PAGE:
Heroic in Paradise Lost by John Lost

Powerful Essays
The theme of the 'heroic' in John Milton's Paradise Lost is one that has often been the focus of critical debate, namely in the debate surrounding which character is the 'true' hero of the poem. Most critics of the subject have, however, noted that the difficultly in defining the 'hero' of Milton's work is mainly due to our “vague understanding of what constitutes heroism”1 and the fact that “the term itself is equivocal”2. The 'vague' terming of what heroism can be defined as it what draws critics to disagree with one another over the nature of heroism, as Charles Martindale points out that there are 'different models of heroic', many of which Milton employs in his epic poem. To incorporate these different 'models' of the heroic into his poem, Milton relates various elements of these models to his characters, allowing him to 'test' and 'revalidate' certain ideas and images of the heroic. For the most part, the models of the heroic fit broadly into two camps, which leads critics like John Steadman to identify the “conflict between secular and divine criteria of the heroic”3. Furthermore, within these two main models of heroism critics mostly attempt to define the characters of Satan, Adam and the Son of God, depending on their characteristics throughout the poem.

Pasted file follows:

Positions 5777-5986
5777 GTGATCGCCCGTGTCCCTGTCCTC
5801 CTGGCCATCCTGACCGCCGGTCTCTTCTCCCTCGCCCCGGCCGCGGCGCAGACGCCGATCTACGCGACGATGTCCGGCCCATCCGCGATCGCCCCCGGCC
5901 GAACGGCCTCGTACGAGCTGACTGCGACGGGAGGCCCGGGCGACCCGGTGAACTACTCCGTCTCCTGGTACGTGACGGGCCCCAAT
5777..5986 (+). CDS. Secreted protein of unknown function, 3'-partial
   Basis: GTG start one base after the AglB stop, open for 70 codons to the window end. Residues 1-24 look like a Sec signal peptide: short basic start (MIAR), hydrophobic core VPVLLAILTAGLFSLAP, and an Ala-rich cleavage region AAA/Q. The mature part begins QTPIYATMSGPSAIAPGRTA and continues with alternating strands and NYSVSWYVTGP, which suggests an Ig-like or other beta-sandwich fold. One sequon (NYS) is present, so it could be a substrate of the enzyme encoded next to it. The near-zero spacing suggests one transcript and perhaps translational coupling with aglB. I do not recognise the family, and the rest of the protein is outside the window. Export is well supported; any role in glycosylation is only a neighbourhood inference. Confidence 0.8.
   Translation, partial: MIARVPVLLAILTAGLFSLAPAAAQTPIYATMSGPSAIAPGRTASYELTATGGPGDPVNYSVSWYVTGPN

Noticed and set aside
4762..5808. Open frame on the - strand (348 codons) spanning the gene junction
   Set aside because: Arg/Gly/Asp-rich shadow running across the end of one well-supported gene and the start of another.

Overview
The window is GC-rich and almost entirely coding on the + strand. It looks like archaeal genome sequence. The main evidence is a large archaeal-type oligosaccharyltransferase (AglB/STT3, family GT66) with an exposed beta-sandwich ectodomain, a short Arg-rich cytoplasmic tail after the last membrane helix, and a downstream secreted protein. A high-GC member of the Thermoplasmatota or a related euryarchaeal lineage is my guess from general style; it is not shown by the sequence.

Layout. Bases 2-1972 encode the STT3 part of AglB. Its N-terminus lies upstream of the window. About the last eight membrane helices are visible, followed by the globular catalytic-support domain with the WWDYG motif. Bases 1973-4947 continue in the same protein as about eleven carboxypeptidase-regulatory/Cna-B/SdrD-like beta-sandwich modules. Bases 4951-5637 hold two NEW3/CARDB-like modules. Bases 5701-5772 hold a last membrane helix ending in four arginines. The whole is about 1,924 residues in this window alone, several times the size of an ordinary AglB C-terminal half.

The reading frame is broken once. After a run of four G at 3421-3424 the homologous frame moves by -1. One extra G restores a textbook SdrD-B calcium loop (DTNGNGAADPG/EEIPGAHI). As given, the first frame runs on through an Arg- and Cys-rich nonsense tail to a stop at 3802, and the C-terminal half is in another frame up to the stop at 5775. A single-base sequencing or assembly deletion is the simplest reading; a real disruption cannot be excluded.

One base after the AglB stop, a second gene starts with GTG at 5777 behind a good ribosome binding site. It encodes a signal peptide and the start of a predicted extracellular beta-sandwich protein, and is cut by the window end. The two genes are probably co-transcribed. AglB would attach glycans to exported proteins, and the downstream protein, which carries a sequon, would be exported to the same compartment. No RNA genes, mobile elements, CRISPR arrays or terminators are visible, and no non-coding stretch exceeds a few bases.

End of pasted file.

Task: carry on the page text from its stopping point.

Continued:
Historically, it has been the character of Satan who is defined as the hero of Milton's epic, one who was defined by the Romantics as a 'tragic-hero'. At the beginning of the poem he is presented as one with an iron fast will, who will overcome his challenges in order to gain a victory, like the heroes of the classical epics. Upon waking up, cast out of Heaven by God, Satan's first action is to attempt to rally his troops, defiantly proclaiming that they can “make a heav...

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